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Four bowl barrows at Allington Hill, 420m south west of Allington Hill Farm

List Entry Summary

This monument is scheduled under the Ancient Monuments and Archaeological Areas Act 1979 as amended as it appears to the Secretary of State to be of national importance. This entry is a copy, the original is held by the Department for Culture, Media and Sport.

Name: Four bowl barrows at Allington Hill, 420m south west of Allington Hill Farm

List entry Number: 1016820

Location

The monument may lie within the boundary of more than one authority.

County: Cambridgeshire

District: East Cambridgeshire

District Type: District Authority

Parish: Bottisham

National Park: Not applicable to this List entry.

Grade: Not applicable to this List entry.

Date first scheduled: 31-Oct-1972

Date of most recent amendment: 15-Jul-1999

Legacy System Information

The contents of this record have been generated from a legacy data system.

Legacy System: RSM

UID: 33346

Asset Groupings

This list entry does not comprise part of an Asset Grouping. Asset Groupings are not part of the official record but are added later for information.

List entry Description

Summary of Monument

Legacy Record - This information may be included in the List Entry Details.

Reasons for Designation

Round barrow cemeteries date to the Bronze Age (c.2000-700 BC). They comprise closely-spaced groups of up to 30 round barrows - rubble or earthen mounds covering single or multiple burials. Most cemeteries developed over a considerable period of time, often many centuries, and in some cases acted as a focus for burials as late as the early medieval period. They exhibit considerable diversity of burial rite, plan and form, frequently including several different types of round barrow, occasionally associated with earlier long barrows. Where large scale investigation has been undertaken around them, contemporary or later "flat" burials between the barrow mounds have often been revealed. Round barrow cemeteries occur across most of lowland Britain, with a marked concentration in Wessex. In some cases, they are clustered around other important contemporary monuments such as henges. Often occupying prominent locations, they are a major historic element in the modern landscape, whilst their diversity and their longevity as a monument type provide important information on the variety of beliefs and social organisation amongst early prehistoric communities. They are particularly representative of their period and a substantial proportion of surviving or partly-surviving examples are considered worthy of protection.

The four bowl barrows at Allington Hill are some of the few surviving examples of a formerly much more extensive cemetery on the chalklands of south east Cambridgeshire, now largely destroyed. The cemetery is one of the most substantial indicators of prehistoric activity in the region and is therefore a focus for the study of prehistoric society. As a result of part excavation at the beginning of the 20th century the remains are quite well understood, while significant archaeological deposits have been left intact.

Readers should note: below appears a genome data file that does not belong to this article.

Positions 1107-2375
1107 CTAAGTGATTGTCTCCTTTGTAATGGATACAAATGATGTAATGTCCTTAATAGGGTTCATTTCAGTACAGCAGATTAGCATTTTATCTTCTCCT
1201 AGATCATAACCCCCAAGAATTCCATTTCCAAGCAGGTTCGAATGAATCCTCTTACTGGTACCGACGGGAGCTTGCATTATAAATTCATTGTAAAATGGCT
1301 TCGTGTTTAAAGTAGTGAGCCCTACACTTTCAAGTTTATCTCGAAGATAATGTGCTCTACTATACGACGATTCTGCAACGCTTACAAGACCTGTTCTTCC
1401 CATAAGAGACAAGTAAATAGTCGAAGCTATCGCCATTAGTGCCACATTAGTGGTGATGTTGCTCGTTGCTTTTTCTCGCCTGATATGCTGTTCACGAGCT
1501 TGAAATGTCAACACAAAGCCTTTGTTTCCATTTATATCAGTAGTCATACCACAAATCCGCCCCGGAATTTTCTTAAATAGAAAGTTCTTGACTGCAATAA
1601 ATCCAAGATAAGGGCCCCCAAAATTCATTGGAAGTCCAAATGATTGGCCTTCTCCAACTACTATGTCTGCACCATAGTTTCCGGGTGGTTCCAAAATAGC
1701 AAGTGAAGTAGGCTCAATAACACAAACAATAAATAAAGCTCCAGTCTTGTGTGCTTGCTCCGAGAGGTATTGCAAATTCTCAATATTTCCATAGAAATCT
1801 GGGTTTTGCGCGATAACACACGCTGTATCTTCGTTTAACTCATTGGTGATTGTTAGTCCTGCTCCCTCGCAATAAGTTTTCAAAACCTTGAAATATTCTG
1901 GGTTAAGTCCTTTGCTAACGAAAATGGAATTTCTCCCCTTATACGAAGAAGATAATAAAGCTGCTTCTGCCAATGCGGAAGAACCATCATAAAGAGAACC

History

Legacy Record - This information may be included in the List Entry Details.

Details

The monument includes the buried remains of four bowl barrows situated on the slopes of a chalk spur at Allington Hill, Bottisham. The mounds of the barrows have been levelled, but the ditches, from which earth was dug and used in the construction of the barrows, have become infilled over the years and now survive as buried features, visible as cropmarks (areas of varying plant growth over buried archaeological features) on aerial photographs.

The buried remains of the first barrow on Allington Hill have a diameter of 24m, the second barrow, about 240m to the south west of the hill has a diameter of 20m, the third barrow lies approximately 350m south west of the hill and measures 17m in diameter, while the fourth barrow lies about 350m south east of Allington Hill and is 30m in diameter. Two barrows in this group were partly excavated during the 19th century and were found to contain cremation burials and different types of Bronze Age urns, made of redware and coarse black unbaked pottery.

The bowl barrows at Allington Hill lie within a once extensive area of burial mounds in this area of south east Cambridgeshire.

All fences are excluded from the scheduling although the ground beneath is included.

MAP EXTRACT The site of the monument is shown on the attached map extract. It includes a 5 metre boundary around the archaeological features, considered to be essential for the monument's support and preservation.

Selected Sources

Books and journals
Symonds, J, 'Tempus Reparatum' in Archaeological assessment at Hare Park proposed new development, (1990), 21
Other
CUCAP: RC8 - EA 65, (1982)
F1 RD 11-FEB-82, Dickson, R, Ordnance Survey Archaeology Division Field Investigators Comment, (1982)
F2 RD 10-FEB-81, Dickson, R, Ordnance Survey Archaeology Division Field Investigators Comment, (1981)
RCHM, NE Cambs, (1972)
RCHM, NE Cambs, (1972)
RCHM, NE Cambs, (1972)

National Grid Reference: TL 57779 58478, TL 57817 58598, TL 57968 58724, TL 58352 58675

Map

Map
© Crown Copyright and database right 2017. All rights reserved. Ordnance Survey Licence number 100024900.
© British Crown and SeaZone Solutions Limited 2017. All rights reserved. Licence number 102006.006.
Use of this data is subject to Terms and Conditions.

The above map is for quick reference purposes only and may not be to scale. For a copy of the full scale map, please see the attached PDF - 1016820 .pdf

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This copy shows the entry on 21-Nov-2017 at 07:35:11.

End of official listing